In patients with juvenile idiopathic arthritis (JIA), levels of serum vitamin D are closely related to cholesterol levels and other risk factors for cardiovascular disease, according to research presented at the Annual European Congress of Rheumatology (EULAR 2017), held June 15-17, 2017 in Madrid, Spain.1
Investigators from Tanta University in Tanta, Egypt, conducted a prospective, cross-sectional study to examine the association between 25-hydroxy-vitamin D (25(OH)D) serum levels and cardiovascular risk factors in patients with JIA vs healthy controls.
Participants with JIA and controls (n=30 in both groups) were age- and gender-matched; patients with JIA were diagnosed according to International League of Associations for Rheumatology (ILAR) criteria. Baseline measurements of systolic and diastolic blood pressure, plasma 25(OH)D, and high- and low-density lipoprotein cholesterol (HDL- and LDL-C); echocardiography, carotid intima media thickness (cIMT), and flow-mediated dilation (FMD) of the brachial artery were also conduced.
While participants’ mean vitamin D level was 23.8 nmol/l±16.59, only 7 patients had vitamin D levels considered “adequate” (between 50 and 75 nmol/l); 30% and 46.7% of patients, respectively, had vitamin D insufficiency and deficiency. Participants with JIA had “significantly lower” vitamin D levels vs controls (P <.01), as well as higher systolic and diastolic blood pressure. HDL- and LDL-C were significantly lower and significantly elevated, respectively, and significant positive correlation was noted between vitamin D levels and HDL-C levels.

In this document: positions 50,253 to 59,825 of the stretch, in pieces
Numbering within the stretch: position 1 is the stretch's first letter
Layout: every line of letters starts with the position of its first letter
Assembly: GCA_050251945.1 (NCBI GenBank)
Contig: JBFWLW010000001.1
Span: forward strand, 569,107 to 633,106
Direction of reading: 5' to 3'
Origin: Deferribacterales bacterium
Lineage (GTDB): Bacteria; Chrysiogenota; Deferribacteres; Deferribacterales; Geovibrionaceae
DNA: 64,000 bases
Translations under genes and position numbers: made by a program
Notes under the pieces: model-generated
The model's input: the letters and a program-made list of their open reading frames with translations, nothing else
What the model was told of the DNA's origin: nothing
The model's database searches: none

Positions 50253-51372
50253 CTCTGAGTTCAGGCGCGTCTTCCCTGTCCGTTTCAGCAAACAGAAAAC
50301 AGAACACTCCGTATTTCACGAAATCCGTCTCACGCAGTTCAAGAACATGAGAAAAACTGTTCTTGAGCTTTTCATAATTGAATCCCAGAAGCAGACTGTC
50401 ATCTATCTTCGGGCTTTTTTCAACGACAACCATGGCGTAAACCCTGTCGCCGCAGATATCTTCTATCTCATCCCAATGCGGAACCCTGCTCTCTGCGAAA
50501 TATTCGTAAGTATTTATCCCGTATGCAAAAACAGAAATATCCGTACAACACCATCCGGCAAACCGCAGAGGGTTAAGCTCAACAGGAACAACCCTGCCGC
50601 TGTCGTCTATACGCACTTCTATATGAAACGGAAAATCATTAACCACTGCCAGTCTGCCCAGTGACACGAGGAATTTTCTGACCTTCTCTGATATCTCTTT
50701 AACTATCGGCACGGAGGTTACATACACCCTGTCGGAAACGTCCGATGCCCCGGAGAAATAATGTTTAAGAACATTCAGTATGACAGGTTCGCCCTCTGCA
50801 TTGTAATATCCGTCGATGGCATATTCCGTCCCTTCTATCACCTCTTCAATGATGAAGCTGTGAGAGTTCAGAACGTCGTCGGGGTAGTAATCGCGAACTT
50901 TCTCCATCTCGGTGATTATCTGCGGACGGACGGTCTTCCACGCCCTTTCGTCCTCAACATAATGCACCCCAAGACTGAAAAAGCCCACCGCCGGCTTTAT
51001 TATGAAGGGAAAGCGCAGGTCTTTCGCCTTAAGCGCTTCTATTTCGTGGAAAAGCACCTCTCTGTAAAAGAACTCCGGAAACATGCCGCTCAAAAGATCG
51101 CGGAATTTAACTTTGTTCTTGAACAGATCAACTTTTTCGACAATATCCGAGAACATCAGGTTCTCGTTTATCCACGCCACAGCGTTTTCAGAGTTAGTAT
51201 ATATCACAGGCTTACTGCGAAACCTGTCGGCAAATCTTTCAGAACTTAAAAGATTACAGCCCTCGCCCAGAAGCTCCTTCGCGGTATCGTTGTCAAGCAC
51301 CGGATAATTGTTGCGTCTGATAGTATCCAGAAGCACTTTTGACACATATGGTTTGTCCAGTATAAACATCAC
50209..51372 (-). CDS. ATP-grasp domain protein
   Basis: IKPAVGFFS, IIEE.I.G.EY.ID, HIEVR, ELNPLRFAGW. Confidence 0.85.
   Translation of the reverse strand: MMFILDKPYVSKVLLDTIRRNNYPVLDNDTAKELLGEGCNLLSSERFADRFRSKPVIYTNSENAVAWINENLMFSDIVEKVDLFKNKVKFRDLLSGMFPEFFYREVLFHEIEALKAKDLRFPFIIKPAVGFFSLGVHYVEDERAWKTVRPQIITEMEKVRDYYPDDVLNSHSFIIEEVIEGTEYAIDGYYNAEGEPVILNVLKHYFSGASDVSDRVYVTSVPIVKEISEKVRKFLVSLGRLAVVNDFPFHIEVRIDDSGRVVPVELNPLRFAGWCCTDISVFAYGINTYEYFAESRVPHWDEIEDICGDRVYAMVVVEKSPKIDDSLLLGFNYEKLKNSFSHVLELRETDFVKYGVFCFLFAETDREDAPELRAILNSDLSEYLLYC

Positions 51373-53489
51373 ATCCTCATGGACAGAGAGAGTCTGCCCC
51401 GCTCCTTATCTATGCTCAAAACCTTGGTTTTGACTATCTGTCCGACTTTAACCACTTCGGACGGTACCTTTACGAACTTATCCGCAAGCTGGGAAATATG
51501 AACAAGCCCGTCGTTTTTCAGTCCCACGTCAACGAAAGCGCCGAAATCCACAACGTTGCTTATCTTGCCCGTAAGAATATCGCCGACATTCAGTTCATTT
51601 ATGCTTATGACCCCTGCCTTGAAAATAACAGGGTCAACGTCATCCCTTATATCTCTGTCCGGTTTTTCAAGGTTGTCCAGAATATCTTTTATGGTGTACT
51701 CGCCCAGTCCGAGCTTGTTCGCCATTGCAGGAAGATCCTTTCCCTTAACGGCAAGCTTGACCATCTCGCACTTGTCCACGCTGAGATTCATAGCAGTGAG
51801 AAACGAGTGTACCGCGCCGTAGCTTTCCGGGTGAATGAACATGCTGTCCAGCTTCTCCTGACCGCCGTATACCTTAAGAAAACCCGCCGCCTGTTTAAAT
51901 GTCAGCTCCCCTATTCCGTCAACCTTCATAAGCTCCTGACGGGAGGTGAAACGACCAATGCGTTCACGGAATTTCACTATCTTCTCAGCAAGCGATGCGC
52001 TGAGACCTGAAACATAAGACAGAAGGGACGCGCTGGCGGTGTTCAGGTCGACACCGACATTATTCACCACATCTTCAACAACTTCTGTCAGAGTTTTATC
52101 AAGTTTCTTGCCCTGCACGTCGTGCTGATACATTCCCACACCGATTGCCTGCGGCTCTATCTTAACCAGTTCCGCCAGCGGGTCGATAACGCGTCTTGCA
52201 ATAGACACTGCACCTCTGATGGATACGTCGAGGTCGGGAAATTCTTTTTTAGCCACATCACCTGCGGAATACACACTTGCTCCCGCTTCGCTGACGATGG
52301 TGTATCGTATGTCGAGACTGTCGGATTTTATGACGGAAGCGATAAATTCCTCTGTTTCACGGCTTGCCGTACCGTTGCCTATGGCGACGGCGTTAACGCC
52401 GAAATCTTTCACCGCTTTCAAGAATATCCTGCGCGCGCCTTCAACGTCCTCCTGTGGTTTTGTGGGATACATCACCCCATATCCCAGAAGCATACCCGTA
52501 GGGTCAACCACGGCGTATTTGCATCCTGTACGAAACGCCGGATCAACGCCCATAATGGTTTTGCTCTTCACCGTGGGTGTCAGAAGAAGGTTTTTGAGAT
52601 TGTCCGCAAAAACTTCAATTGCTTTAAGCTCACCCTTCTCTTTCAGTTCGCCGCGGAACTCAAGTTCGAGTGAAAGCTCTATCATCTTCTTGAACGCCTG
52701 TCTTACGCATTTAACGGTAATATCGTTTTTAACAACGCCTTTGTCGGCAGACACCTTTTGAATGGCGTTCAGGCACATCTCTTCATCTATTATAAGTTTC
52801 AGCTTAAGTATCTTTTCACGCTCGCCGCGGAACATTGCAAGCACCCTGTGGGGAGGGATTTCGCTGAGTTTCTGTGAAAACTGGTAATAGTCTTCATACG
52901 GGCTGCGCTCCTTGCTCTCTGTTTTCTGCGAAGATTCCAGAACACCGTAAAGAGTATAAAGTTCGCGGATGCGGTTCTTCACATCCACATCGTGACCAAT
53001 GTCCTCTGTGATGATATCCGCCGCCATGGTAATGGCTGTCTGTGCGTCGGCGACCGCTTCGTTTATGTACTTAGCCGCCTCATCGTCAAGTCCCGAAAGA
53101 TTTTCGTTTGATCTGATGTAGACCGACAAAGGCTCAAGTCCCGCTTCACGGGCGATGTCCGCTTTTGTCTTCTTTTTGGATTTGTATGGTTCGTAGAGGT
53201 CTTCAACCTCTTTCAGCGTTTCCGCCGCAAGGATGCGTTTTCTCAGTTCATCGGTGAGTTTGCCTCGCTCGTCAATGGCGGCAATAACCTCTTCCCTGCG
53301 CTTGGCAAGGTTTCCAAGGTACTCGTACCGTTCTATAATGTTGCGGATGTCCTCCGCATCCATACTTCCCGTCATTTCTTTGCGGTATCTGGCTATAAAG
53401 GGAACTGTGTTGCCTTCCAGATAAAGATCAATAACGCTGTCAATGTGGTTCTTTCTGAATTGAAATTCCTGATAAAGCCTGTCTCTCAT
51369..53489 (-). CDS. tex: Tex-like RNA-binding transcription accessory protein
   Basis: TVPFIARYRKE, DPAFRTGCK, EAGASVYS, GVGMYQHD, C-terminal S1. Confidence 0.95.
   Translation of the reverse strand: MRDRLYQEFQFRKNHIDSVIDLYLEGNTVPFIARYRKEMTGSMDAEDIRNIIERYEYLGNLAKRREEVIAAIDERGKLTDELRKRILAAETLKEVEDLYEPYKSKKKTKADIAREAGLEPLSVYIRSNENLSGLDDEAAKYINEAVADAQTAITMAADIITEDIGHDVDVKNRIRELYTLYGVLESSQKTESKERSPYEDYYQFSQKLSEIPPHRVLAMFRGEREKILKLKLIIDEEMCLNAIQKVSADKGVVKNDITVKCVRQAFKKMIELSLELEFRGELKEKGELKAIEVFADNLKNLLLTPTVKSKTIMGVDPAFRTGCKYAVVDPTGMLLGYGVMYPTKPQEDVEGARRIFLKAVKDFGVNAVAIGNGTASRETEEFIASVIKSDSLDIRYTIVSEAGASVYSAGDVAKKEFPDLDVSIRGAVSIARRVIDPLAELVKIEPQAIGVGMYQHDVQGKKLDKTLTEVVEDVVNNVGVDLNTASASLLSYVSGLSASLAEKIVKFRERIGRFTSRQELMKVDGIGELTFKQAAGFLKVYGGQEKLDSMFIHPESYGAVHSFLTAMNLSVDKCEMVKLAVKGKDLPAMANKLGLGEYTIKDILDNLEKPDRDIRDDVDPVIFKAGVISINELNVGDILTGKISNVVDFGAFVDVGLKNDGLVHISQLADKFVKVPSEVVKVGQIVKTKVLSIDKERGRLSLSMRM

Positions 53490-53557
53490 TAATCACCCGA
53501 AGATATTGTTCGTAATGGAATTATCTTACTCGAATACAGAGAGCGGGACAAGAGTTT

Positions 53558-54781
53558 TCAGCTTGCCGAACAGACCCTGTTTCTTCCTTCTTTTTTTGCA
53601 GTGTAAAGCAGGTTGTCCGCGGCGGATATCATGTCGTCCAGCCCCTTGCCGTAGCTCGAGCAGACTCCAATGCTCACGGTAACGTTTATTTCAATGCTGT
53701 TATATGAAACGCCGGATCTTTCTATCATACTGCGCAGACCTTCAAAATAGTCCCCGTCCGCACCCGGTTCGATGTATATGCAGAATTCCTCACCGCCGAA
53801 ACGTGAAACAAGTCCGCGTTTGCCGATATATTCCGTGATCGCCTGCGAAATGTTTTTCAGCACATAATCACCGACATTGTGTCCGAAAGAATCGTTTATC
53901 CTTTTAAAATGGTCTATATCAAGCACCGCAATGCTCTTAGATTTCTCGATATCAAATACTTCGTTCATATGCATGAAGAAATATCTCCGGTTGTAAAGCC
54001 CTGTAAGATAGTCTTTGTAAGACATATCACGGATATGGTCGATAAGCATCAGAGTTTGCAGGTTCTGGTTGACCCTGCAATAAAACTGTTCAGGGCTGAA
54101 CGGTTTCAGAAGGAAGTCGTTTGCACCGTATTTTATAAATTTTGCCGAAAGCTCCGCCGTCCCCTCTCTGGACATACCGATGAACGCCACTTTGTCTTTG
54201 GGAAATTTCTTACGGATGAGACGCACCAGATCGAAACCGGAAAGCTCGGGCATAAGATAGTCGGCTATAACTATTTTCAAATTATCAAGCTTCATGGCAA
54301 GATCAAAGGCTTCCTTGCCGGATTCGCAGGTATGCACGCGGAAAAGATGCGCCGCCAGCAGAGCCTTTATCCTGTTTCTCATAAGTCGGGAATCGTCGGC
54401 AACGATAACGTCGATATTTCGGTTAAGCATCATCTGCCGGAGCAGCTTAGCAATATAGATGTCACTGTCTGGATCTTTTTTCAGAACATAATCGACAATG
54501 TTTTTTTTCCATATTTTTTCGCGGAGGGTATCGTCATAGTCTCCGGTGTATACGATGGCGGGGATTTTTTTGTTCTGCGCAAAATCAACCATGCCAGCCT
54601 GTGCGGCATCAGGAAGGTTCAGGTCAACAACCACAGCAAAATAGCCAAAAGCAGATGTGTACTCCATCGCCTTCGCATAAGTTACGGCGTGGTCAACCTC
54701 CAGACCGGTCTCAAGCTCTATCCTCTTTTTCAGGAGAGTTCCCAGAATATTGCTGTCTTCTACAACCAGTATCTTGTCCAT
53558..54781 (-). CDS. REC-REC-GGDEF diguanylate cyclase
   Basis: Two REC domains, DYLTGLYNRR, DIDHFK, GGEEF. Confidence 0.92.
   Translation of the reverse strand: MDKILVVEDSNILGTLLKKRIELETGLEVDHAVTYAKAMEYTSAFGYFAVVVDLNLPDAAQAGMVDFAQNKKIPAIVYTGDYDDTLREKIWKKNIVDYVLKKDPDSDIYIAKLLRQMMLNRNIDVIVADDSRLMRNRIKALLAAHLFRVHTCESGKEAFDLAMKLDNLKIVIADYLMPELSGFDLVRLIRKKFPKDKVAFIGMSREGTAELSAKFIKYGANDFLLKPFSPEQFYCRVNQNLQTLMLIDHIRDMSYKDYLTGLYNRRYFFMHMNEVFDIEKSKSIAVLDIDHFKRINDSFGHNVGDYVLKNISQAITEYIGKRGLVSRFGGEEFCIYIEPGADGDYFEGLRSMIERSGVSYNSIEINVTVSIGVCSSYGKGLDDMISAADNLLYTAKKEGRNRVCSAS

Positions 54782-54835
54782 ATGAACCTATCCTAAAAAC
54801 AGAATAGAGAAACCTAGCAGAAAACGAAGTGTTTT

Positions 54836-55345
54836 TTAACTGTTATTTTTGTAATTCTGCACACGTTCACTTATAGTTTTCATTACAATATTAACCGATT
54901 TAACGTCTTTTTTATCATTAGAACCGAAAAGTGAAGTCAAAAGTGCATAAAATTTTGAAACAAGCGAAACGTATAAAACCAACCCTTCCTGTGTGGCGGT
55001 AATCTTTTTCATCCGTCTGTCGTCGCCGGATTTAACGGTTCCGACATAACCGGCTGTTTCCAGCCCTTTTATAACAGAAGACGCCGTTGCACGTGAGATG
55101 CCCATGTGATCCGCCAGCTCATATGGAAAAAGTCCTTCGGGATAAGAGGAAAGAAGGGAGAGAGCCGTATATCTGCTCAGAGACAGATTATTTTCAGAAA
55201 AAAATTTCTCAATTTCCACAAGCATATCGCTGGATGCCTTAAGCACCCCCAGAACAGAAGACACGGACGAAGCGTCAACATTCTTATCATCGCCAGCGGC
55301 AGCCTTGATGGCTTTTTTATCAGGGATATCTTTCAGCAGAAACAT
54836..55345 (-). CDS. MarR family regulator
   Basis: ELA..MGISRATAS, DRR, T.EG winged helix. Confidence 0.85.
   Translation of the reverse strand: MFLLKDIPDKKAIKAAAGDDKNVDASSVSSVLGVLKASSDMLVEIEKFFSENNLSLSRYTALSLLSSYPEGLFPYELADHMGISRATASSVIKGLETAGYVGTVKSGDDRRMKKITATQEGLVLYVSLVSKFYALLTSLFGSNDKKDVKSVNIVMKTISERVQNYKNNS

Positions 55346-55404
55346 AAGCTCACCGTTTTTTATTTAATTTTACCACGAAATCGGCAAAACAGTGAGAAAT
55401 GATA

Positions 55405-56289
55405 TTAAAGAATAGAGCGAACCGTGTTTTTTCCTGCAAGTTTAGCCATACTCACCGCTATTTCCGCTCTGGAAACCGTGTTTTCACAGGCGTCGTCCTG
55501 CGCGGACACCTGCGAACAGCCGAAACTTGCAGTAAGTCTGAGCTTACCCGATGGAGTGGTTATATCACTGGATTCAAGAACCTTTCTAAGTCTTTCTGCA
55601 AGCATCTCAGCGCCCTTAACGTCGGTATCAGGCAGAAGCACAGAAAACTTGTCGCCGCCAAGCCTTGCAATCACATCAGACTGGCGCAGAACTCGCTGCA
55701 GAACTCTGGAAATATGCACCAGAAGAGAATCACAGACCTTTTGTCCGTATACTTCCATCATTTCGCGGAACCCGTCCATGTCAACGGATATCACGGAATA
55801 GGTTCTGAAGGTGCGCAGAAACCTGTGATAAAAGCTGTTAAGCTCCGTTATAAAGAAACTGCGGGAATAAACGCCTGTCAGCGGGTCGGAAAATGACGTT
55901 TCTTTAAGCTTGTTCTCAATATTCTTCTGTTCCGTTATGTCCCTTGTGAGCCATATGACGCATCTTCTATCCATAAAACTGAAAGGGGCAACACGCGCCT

“Patients with lower levels of vitamin D had significantly higher cIMT and lower FMD,” the researchers concluded. “There were no significant differences in echocardiography results.”
- Abu-Zaid MH, El-Barbary AM, Gaber RA, Abdelnabi HH. Vitamin D deficiency and risk for cardiovascular disease in juvenile idiopathic arthritis. Presented at the Annual European Congress of Rheumatology (EULAR 2017); June 15-17, 2017; Madrid, Spain. Abstract THU0524. doi: 10.1136/annrheumdis-2017-eular.1214
This article originally appeared on Rheumatology Advisor